39:48 CDP census designated places.
39:51 Ah, they're not incorporated so technically they're statistical.
39:56 They come and go with every census to there's always change there.
40:02 Metropolitan areas will not change just yet.
40:05 But that's coming.
40:06 And of course, all of the favorite areas, at least judging by what users call for on our website ZIP Codes…
40:16 …polygons, that sort of a thing, they are all subject to change as well.
40:21 Because the underlying geography has changed.
40:27 So this little table shows you change in inventory, inventory only.
40:38 Yes, there are a couple new counties in Alaska.
40:40 Alaska does tend to be rather casual with their counties.
40:45 Tracts, yes. Block groups…blocks.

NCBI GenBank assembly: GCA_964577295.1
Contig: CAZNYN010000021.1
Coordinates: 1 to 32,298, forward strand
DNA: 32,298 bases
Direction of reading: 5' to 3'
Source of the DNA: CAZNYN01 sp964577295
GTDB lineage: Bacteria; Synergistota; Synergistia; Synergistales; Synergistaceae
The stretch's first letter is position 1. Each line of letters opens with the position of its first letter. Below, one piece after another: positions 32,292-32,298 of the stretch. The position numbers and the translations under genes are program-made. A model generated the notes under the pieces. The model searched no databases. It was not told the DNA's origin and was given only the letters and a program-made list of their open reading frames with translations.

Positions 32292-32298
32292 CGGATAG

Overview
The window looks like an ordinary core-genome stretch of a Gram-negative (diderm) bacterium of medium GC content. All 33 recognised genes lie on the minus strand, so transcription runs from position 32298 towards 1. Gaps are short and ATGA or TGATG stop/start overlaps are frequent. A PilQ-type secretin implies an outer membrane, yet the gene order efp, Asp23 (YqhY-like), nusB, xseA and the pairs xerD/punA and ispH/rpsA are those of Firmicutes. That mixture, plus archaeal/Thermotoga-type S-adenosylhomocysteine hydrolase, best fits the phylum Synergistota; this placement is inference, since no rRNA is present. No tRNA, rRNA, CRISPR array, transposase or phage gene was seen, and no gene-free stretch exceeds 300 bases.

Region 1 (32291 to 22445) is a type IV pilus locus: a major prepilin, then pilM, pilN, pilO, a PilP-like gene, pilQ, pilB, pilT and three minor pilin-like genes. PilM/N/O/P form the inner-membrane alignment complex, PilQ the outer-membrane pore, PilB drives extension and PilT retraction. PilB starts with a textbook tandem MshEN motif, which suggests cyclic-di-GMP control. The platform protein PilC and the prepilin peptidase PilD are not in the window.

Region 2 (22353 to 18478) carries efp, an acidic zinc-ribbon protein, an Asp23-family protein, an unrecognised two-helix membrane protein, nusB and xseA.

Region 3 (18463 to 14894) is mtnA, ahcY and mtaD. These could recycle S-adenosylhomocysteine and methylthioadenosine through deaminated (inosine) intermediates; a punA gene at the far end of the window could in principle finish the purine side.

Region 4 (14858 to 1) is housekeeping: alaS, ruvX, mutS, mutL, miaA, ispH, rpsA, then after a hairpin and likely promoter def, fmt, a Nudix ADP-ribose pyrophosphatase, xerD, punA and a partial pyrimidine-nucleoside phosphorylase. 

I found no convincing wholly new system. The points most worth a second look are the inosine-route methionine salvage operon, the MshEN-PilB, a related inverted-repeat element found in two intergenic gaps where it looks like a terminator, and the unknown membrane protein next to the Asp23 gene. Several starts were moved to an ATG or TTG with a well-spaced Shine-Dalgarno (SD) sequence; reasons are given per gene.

40:48 The Census Bureau got real busy with the water blocks.
40:51 A lot of those are water blocks.
40:53 But as you can see, and this is just changing inventory, this isn't change in the boundaries of these places.
41:01 And you need to be careful if you're going in to do a comparison.
41:09 Quite simply, you can have an area that has exactly the same geocode, same everything…
41:18 …and yet the boundary has changed.
41:21 You really do need to pay attention to what you're looking at.
41:28 So, we're to expect these? Yes.
41:30 Because the underlying blocks and block groups have changed.
41:34 If you look at a new ZIP Code, if you run a new polygon, a new circle…
41:39 …if you're a favorite site, your numbers will be different.
41:45 What you need to bridge the two is a correspondence file.
41:53 We're building that right now.
41:55 We're using boundary files, we're using coordinates, that's how we know that there are so many changes.
42:01 We are also using the Census Bureau's tabulation block to tabulation block correspondence file.
42:07 Basically everything we can get our hands on.
42:11 Why do you need a correspondence file?